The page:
OPINION | Why I stopped using Spotify

Olivia Tanaka-Kekai, Associate Arcade Editor

Shivani Bondada

For as long as I have been streaming, I have been a die-hard Spotify user. Long have I hailed the superior discovery algorithms and social interfaces. I made a playlist every month, usually with about 100 songs, my freshman year of high school. I’ve been acutely aware of the pitfalls of the platform. 

For audiophiles like myself, minor differences in sound quality can be noticeable. The user interface is not nearly as aesthetically pleasing as that of Apple Music. And perhaps the biggest flaw of them all: Spotify does not fairly compensate their artists.

 Here’s a breakdown of how much the major streaming platforms pay per play. Napster compensates its artists most fairly at $0.019 per stream. Apple Music pays a less fair $0.01 per stream. Spotify comes in at a measly $0.0037 per stream. 

Even though Spotify remains low-ranked in artist compensation, it houses a hefty 31% of 523.9 million total subscribers to all music streaming platforms. Apple Music sits at a mere 15% by comparison. 

There’s a large disparity in both platform compensation and how music streaming impacts the market. These issues have been prevalent for longer than the last few months: the Union of Musicians and Allied Workers has a page dedicated to “Justice at Spotify.” But after the recent controversy surrounding Joe Rogan, the conversation has gained new steam.

Not only am I an avid music listener, but I love a good podcast. People droning on about niche topics for what can be hours on end? Seriously, sign me up. Some of my personal favorites include The Daily, Charli XCX’s Best Song Ever, Therapy Gecko, Make Art Not Content and my all-time favorites: Dis/sect and Slow Burn.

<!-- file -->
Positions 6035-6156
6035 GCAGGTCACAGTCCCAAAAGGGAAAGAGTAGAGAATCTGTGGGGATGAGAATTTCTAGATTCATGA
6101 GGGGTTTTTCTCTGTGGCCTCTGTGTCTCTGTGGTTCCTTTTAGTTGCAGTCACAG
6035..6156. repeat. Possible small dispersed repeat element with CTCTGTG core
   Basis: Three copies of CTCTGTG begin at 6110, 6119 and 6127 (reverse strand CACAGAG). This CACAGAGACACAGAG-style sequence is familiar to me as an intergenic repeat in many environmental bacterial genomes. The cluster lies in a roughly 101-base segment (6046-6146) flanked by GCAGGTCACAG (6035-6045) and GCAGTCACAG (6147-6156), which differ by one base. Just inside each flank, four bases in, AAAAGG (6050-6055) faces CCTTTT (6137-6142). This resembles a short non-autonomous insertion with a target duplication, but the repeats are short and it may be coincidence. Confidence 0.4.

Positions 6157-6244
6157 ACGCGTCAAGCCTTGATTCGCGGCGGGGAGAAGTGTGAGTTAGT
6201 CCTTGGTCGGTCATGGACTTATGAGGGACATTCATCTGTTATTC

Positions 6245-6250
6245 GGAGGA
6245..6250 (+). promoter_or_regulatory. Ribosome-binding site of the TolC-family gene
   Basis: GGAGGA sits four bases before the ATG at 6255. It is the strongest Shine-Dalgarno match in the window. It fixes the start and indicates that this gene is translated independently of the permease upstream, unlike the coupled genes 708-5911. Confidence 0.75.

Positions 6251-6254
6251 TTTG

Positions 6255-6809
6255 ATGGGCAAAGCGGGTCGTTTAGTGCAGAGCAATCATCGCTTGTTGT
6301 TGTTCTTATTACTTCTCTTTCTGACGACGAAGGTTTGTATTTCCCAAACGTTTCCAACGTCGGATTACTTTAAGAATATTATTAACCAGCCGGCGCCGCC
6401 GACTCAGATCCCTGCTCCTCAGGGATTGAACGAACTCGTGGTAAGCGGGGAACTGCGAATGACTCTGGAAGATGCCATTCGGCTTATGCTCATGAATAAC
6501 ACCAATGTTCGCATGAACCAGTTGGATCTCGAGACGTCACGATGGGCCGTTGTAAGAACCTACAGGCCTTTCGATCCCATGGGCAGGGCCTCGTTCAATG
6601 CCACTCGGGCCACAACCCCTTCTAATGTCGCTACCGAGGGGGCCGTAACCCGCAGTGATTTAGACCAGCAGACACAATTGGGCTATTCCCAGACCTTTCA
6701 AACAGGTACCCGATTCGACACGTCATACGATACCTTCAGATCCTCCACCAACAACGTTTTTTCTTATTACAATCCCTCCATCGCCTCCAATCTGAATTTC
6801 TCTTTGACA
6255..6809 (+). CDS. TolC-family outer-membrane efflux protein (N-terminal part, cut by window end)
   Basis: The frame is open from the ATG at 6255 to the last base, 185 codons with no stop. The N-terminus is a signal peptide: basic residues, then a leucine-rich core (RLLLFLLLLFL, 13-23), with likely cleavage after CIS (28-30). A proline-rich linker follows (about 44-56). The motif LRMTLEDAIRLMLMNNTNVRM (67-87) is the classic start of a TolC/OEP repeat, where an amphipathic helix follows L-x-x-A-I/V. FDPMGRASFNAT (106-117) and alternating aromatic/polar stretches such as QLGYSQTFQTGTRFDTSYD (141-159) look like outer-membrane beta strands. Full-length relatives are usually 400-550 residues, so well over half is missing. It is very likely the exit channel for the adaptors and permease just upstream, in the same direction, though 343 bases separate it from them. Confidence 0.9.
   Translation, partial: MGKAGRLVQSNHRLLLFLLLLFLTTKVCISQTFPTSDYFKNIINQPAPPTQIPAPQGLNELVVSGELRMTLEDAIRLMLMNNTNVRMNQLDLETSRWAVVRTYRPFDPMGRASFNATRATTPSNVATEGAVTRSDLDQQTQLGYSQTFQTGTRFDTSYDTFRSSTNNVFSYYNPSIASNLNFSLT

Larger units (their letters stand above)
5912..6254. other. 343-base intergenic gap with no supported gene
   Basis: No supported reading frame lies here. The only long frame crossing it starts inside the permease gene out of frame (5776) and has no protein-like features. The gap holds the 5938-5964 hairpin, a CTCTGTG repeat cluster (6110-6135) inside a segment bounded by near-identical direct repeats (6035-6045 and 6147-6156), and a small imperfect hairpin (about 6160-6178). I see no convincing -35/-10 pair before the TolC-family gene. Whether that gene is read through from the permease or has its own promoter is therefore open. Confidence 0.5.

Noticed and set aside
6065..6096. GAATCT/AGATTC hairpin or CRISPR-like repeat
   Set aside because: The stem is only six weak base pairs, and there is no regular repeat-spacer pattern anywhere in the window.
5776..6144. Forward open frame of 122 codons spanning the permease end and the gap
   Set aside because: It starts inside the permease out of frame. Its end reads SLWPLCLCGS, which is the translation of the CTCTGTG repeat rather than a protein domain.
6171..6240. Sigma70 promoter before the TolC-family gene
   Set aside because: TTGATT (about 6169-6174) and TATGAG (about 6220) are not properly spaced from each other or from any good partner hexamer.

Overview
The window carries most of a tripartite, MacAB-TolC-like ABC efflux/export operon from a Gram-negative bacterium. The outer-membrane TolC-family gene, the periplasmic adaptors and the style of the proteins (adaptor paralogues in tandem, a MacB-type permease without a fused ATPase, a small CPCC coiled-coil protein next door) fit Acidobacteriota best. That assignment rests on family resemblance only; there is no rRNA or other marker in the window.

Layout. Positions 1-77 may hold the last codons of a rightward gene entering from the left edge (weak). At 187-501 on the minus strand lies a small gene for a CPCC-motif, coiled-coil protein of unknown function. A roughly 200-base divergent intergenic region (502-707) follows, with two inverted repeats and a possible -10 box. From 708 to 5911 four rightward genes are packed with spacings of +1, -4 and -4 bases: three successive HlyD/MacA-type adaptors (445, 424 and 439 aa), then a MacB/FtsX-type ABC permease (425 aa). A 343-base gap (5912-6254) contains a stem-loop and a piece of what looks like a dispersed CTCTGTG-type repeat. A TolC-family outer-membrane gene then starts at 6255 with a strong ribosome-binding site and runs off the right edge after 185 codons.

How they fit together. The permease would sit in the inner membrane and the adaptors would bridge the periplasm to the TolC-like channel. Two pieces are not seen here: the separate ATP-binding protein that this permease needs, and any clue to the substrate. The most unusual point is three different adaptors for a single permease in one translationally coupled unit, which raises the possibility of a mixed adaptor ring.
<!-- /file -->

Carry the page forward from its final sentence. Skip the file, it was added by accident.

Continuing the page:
I do not, however, listen to the world’s favorite podcast: The Joe Rogan Experience. It averages 11 million listeners per episode. It shouldn’t be a surprise that he made an exclusive streaming deal with Spotify for $100 million. I am no math person, but to make near that amount solely from Spotify’s royalty rate, an artist would have to have 2.7027e10 streams. That’s 27 billion streams. 

 The most-streamed artist on Spotify is Drake with about 44 billion streams. At around 2.7 billion Spotify streams total —  not annually, which is how Rogan’s contract is executed — sit Rex Orange County, The Police, Bon Iver and Brockhampton. 

 Rogan’s contract appears to compensate him $100 million for the exclusive rights to host his podcast on Spotify. More likely than not, he’s still making money from streams. With an average of 11 million streams per episode, that comes out to about $40,000 an episode. Rogan also has sponsors and advertisements, so he’s making a lot more money than most artists who rely on platforms like Spotify to distribute their work.  

A lot more than the people hosting their music who don’t regularly drop racist slurs and spread COVID-19 misinformation. 

 Iconic Canadian folk singer-songwriter Neil Young posted a statement to his website entitled “Spotify: In The Name Of Truth.” He starts by writing about the open letter that 200 doctors signed and presented on a golden platter to Spotify outlining how dangerous Joe Rogan’s misinformation was. 

Having contracted Polio during the last major outbreak in Ontario in 1951, leaving him partially paralyzed on his left side, Young is rightfully passionate about COVID-19 safety. Young then states that even though he was reminded by his “own legal forces that contractually [he] did not have control of his music,” he removed it from Spotify anyway

Joni Mitchell, who removed her music from Spotify in solidarity with Young, also contracted Polio. These are people who endured a destructive disease that was only controlled thanks to a large-scale vaccination campaign. They’ve experienced the worst-case scenario. In addition, four-time Grammy winner India Arie circulated a video compilation of Rogan using the n-word 24 times in his podcast. She then pulled her discography from Spotify. 

 Spotify’s CEO, Daniel Ek, has claimed that Spotify has no creative control over Rogan’s content — they’re a platform, not a publisher. But, that claim seems a little dubious given that after saying that, they went on to remove some of his particularly controversial episodes from the platform.

 I’m a convert who now proudly bounces between Tidal and Apple Music. I’ve been a fan of SoundCloud and BandCamp for a long time. I even listen to CDs. You aren’t missing anything by switching. You’re also getting better-quality music. But hey, at least this kind of got Crosby, Stills, Nash & Young back together.

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